Now is a great time to stock up on supplies, for you or your child. I think many stores undercut the prices of many basics just to get you in the door. Of course, they hope you’ll buy other things as well.
What are the best buys you’ve found? Have you splurged any? Comment here or e-mail me at email@example.com
Susan Simpson, Education Writer
In theory, it sounds great. Work four 10-hour days and then get a three-day weekend. Who wouldn’t love that?
But for parents that depend on child care, it can be a nightmare. Many daycares charge the same whether your child is there four days or five. And not all are open long enough hours for parents who travel any distance to work.
I could work 7 to 5, but if daycare doesn’t open until 7 a.m. or later, I’d never make it to my desk on time. Plus, I really wouldn’t want my kid to be class for 10 hours each day.
What do you think? Are four-day and 40-hour work weeks a fit for your family?
Yippee for the Yippee Yi Yo Show!
My family went to this variety stage show for kids on Saturday at the City Arts Center Theatre. The theatre is in the State Fair Park, which made it easy to get to and park. Tickets were $10 at the door (they were $8 in advance) and worth every penny.
Most of the children at the show sat on mats in front of the stage, where they were encouraged to sing along with the performers, which included show regulars Cowboy Frank, Wild Bald Billy and Harmony Jane, along with special guest Sara Hickman, an Austin singer/songwriter who wowed kids and parents alike.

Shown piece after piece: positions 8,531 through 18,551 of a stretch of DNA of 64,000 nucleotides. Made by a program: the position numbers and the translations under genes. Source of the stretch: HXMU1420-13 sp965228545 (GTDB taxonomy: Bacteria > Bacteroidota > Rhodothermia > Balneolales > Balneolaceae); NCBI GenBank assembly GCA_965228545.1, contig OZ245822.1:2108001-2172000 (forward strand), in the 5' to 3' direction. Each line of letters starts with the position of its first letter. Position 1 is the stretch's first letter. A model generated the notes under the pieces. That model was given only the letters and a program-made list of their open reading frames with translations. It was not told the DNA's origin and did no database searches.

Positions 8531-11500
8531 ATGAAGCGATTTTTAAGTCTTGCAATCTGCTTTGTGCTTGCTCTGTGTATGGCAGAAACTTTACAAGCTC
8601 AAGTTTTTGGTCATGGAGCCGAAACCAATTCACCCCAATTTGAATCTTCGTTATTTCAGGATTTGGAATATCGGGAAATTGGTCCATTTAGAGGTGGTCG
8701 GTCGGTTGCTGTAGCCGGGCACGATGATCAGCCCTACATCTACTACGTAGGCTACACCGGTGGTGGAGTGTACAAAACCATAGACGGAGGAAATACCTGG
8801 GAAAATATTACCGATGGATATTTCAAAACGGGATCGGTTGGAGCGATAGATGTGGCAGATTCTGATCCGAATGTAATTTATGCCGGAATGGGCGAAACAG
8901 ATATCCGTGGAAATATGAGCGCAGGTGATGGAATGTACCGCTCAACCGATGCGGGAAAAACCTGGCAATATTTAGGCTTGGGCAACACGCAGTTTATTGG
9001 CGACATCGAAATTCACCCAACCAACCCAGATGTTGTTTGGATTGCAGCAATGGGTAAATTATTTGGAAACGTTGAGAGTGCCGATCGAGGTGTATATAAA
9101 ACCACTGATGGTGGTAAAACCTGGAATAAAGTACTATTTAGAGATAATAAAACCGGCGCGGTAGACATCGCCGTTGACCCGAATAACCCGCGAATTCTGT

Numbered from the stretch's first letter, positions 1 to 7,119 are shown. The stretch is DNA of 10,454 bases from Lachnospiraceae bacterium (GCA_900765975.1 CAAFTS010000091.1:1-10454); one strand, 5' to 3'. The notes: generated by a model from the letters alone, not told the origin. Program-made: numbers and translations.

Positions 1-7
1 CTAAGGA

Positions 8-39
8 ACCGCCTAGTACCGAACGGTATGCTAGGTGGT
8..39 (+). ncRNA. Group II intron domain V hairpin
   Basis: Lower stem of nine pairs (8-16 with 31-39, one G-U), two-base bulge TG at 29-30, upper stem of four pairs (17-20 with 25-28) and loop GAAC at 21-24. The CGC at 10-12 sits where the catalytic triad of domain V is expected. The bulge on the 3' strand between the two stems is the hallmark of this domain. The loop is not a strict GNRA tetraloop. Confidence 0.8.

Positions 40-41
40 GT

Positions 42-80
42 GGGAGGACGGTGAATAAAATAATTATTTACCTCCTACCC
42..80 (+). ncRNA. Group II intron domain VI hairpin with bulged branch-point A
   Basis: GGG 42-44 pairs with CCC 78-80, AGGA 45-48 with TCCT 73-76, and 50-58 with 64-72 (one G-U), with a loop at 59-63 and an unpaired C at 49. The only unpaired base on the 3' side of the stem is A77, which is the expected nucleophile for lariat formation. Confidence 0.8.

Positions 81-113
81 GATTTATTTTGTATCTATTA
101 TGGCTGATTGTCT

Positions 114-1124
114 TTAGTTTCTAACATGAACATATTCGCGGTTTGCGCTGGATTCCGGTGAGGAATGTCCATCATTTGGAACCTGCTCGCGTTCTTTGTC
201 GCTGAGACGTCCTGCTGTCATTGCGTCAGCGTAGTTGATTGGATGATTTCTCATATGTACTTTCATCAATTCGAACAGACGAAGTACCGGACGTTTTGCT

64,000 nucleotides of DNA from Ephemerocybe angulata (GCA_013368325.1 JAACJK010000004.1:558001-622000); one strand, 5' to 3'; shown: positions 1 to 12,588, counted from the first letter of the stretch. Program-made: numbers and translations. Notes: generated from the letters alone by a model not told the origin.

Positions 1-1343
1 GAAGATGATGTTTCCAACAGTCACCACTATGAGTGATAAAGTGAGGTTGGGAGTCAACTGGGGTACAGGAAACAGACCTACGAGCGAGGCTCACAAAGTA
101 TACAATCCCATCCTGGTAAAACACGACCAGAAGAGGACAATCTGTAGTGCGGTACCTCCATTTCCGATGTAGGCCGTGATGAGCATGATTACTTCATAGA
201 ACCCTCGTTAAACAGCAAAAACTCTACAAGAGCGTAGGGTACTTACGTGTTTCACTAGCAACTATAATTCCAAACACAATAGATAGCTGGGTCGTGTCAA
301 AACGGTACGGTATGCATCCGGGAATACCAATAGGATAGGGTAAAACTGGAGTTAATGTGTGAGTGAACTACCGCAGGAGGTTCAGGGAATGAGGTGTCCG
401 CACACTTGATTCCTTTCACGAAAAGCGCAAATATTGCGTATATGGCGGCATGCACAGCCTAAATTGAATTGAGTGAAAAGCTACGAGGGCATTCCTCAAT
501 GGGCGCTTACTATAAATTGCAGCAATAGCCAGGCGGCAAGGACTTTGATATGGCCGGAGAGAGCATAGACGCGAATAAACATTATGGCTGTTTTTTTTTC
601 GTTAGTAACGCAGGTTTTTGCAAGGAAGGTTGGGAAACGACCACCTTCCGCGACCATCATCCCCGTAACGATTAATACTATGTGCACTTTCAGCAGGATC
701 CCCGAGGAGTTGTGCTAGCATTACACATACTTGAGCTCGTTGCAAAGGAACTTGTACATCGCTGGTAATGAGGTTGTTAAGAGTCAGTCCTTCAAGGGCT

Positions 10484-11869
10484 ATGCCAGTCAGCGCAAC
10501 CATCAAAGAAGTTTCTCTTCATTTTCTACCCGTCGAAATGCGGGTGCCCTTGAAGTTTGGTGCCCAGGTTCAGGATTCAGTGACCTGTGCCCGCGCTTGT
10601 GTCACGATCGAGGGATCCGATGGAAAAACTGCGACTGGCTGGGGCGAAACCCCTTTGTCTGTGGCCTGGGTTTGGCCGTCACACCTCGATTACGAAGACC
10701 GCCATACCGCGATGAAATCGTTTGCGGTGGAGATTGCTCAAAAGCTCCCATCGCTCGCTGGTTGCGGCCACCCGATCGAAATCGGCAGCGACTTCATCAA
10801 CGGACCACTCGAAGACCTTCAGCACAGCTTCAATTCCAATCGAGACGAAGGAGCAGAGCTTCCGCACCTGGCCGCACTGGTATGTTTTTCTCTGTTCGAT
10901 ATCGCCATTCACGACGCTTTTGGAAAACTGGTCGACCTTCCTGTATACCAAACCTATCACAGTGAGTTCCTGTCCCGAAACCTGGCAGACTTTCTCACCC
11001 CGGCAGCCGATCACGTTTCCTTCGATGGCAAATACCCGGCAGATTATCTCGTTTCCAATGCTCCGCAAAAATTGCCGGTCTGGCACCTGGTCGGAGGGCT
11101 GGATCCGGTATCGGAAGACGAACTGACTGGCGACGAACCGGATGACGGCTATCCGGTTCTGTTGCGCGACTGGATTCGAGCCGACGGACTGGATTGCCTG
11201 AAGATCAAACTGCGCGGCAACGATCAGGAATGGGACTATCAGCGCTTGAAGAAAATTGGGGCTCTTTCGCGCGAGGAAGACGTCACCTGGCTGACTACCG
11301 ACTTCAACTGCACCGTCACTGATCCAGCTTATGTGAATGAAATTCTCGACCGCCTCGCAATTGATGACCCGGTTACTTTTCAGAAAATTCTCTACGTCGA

We had a blast, and for only $10 a ticket. Compare that to the price of a Hannah Montana show or Sesame Street Live.
Susan Simpson, Education Writer
I’m taking my daughter to the upcoming Jonas Brothers concert. I know, I know. It’s a splurge.
My husband’s already mentioned the cost to me several times. (He calls them the “Donut Brothers.” He just doesn’t understand.) But I want to indulge Katie, 13, a little in what has teetered between a youthful crush and a small-time obsession. (Afterall, we missed the Hannah Montana concert. Yes, I’m still a little miffed at the whole experience of trying to buy those elusive seats.)
So, pricey, yes. But this is something she will remember when she gets older.
She’s excited. Her friends are excited.
But not everyone has tickets to this exciting summer concert. So, Katie’s friends enlisted her help recently when a local radio station was having a call-in to win Jonas Brothers tickets. You just had to be the 100-and-something caller to win.
She checked with me first. That was sweet. …. I said it was OK.
So she and her little sister, Kaci, pitched in to start calling, and I went on about my business.